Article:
Chronic inflammation can have a significant impact on your overall health and well-being. While it’s important to work with a healthcare professional to address underlying causes, certain herbs may offer potential benefits in managing chronic inflammation. In this blog post, we’ll explore ten herbs known for their healing properties and discuss how they can be used. Remember to consult with a healthcare professional before using any new herbs, especially if you have existing medical conditions or are taking medication.
Disclaimer: The information provided in this blog post is for educational purposes only and should not be considered a substitute for professional medical advice. Always consult with a qualified healthcare practitioner before incorporating any herbs or supplements into your routine.
I’m a huge advocate for herbalism. Not only are you taking control of your health, but you’re filling your body full of good nutrients that are provided by nature, rather than drugs created in a lab. Plus, a lot of pharmaceuticals mask symptoms rather than cure disease. That doesn’t mean that they don’t have their place, but in this family we prefer to take the natural route before resorting to pharmaceuticals.
A few things to note before diving into the top ten herbs to help with chronic inflammation.
- Herbs for chronic inflammation are not fast acting, but they are long lasting. Many herbs take weeks (sometimes months) to feel a difference. But once the body starts to react, you’ll get longer lasting results if you keep using the herbs
- Inflammation is the symptom, not the disease. If you’re dealing with chronic inflammation, you probably feel like it’s the disease. I’ve dealt with the pain and discomfort of chronic inflammation for 20+ years. It took me a long time to find out that dealing with my chronic inflammation was partly due to lifestyle, but also because of an underperforming liver and a faulty endocrine system. Herbalism helped me balance my entire system.
- Herbs cannot undue an unhealthy lifestyle. If you choose to jump into herbalism without changing your bad habits (smoking, drinking, eating fast food, not exercising, not drinking enough water, not getting enough sleep, too much caffeine, etc) then you aren’t allowing them to properly support your health.
Now that we’ve covered those, here are the top ten herbs I’ve used to help with chronic inflammation.
Turmeric (Curcuma longa)
Turmeric contains a powerful compound called curcumin, known for its anti-inflammatory properties. It inhibits various inflammatory markers and enzymes in the body. You can incorporate turmeric into your diet by using it as a spice in cooking or by taking curcumin supplements.
Ginger (Zingiber officinale)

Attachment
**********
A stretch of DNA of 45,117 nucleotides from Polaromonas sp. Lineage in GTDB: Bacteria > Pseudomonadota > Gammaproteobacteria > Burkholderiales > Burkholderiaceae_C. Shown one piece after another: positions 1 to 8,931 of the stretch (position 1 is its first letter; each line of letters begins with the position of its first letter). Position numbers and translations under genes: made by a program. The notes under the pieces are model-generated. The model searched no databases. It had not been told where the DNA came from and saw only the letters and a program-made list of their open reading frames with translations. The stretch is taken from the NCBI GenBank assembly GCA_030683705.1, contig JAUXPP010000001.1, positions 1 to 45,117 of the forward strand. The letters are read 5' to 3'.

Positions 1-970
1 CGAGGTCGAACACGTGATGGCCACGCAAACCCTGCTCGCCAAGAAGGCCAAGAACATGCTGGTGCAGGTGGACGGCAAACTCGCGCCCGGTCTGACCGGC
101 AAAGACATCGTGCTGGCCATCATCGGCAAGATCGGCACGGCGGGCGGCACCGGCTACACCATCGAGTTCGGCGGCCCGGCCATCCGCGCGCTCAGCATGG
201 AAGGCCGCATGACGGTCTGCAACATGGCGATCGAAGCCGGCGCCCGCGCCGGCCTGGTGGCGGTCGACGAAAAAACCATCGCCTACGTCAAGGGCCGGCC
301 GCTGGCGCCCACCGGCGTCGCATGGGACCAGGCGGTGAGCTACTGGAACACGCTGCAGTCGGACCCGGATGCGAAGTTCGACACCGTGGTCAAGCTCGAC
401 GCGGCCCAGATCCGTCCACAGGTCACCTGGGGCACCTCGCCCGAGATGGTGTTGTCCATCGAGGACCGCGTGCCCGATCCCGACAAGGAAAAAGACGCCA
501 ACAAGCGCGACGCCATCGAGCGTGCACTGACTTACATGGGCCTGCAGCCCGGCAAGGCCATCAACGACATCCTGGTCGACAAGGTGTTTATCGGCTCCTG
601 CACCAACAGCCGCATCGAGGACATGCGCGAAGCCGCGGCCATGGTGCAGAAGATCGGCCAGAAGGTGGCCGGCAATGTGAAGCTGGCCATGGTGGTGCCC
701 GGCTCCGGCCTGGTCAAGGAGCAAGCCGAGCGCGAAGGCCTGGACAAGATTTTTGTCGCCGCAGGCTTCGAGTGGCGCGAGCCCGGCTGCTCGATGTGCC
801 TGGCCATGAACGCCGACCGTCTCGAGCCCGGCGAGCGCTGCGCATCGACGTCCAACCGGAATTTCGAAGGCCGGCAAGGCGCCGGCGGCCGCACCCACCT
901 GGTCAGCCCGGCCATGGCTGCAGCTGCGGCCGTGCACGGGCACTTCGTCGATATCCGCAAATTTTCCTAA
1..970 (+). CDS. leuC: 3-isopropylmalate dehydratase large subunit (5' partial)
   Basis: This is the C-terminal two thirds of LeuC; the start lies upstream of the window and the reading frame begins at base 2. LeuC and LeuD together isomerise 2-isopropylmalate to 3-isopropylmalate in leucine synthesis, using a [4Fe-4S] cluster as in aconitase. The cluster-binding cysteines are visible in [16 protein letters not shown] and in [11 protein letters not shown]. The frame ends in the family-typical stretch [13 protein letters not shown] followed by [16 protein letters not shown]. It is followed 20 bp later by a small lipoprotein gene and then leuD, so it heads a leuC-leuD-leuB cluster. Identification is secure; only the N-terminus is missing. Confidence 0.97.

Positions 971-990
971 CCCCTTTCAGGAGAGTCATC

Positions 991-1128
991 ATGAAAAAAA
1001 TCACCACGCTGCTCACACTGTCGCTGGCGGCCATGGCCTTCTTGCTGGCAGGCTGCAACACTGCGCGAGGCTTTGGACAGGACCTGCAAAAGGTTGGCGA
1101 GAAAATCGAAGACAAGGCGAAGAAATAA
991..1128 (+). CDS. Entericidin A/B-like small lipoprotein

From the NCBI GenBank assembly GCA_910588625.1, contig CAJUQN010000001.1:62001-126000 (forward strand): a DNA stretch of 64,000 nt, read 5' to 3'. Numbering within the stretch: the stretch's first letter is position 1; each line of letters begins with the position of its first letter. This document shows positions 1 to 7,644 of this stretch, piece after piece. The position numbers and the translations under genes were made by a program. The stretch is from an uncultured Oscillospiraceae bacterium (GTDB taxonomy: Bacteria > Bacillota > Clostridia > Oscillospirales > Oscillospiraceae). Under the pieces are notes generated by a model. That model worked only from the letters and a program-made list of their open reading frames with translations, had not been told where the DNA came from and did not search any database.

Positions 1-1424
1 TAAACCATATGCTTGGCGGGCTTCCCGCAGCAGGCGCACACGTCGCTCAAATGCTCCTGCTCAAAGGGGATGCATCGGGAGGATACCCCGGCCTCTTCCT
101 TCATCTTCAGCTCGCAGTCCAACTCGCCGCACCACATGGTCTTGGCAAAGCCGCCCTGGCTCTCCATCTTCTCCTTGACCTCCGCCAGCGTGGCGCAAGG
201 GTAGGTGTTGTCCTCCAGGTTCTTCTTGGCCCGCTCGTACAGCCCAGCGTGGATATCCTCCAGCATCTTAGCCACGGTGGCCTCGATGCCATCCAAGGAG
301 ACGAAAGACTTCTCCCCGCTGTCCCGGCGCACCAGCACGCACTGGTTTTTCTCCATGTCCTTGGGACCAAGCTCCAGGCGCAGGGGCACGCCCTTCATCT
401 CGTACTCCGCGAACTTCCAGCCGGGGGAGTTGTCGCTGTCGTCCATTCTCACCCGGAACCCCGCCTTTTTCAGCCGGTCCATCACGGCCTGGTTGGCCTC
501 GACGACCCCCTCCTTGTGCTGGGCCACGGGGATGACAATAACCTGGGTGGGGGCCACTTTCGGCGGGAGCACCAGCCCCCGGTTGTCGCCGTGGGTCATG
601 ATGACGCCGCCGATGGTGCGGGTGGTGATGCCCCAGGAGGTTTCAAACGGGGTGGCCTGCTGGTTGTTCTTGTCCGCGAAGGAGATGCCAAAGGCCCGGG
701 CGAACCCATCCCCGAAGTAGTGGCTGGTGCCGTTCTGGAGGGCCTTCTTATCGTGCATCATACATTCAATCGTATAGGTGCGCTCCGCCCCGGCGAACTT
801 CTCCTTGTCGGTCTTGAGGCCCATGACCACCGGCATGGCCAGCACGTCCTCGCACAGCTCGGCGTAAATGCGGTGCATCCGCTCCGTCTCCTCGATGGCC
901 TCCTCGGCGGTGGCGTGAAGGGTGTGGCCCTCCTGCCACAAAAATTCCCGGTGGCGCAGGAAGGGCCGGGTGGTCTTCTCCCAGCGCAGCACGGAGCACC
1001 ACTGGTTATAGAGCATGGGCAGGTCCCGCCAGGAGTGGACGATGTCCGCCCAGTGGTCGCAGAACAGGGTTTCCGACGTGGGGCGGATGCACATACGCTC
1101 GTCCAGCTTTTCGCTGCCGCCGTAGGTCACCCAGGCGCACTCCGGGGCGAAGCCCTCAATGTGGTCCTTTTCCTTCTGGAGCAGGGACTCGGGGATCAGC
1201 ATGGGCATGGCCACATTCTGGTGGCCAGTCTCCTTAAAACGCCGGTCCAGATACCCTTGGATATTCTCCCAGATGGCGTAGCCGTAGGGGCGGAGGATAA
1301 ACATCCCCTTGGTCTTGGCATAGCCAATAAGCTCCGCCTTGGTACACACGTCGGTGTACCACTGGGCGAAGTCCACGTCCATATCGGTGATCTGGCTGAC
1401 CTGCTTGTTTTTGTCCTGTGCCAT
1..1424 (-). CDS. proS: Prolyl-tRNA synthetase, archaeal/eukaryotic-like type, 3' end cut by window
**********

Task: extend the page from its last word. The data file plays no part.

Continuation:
Ginger possesses anti-inflammatory and antioxidant properties that can help reduce inflammation. It can be consumed in various forms, including fresh ginger root in teas, grated ginger in recipes, or as a supplement. However, individuals taking blood-thinning medications should exercise caution and consult with their healthcare provider before using ginger.
I prefer to cook with ginger, as the flavor of the teas is too much for me. Using ginger in stir fries, soups, sauces, and more, adds a nice flavor while also making it easy to incorporate this herb into my life.
Green Tea (Camellia sinensis)
Green tea contains polyphenols, particularly epigallocatechin gallate (EGCG), which have been found to have anti-inflammatory effects. Sip on 2-3 cups of freshly brewed green tea daily to harness its potential benefits.
Boswellia (Boswellia serrata)
Boswellia, also known as Indian frankincense, has been traditionally used to alleviate inflammation. Its active component, boswellic acid, can help reduce inflammation and improve joint health. Boswellia can be taken in the form of capsules or tablets, but it’s advisable to consult with a healthcare professional for proper dosage guidance.
Rosemary (Rosmarinus officinalis)
Rosemary contains rosmarinic acid, which exhibits anti-inflammatory effects. It can be used as a flavorful addition to your meals or brewed into a tea. Rosemary essential oil may also be used topically after dilution with a carrier oil.
Cayenne Pepper (Capsicum annuum)
Cayenne pepper contains capsaicin, a compound that provides the spice’s heat and exhibits anti-inflammatory properties. It can be added to dishes to add flavor and promote inflammation reduction. Topical creams containing capsaicin can also be used for localized pain relief, but caution is advised to avoid skin irritation.
Garlic (Allium sativum)
Garlic contains sulfur compounds that possess anti-inflammatory properties. Incorporate fresh garlic into your meals or consider garlic supplements. If you’re like us and love to cook with garlic, this one shouldn’t be difficult to add more of.
Holy Basil (Ocimum sanctum)
Holy basil, also known as Tulsi, has been traditionally used in Ayurvedic medicine for its anti-inflammatory properties. It can be consumed as a herbal tea or taken as a supplement.
Sage (Salvia officinalis)
Sage contains rosmarinic acid and other compounds with anti-inflammatory effects. It can be used in cooking or brewed into a tea for potential benefits.
Cinnamon (Cinnamomum verum)
Cinnamon possesses anti-inflammatory and antioxidant properties. Add cinnamon powder to your meals, sprinkle it on oatmeal or beverages, or consider cinnamon supplements.
While these ten herbs have been associated with potential anti-inflammatory properties, it’s essential to remember that everyone’s body reacts differently. Consulting with a qualified healthcare professional is crucial before introducing any new herbs or supplements into your routine, particularly if you have underlying health conditions or are on medication. They can guide you on proper usage, potential interactions, and appropriate dosage to ensure your safety and well-being.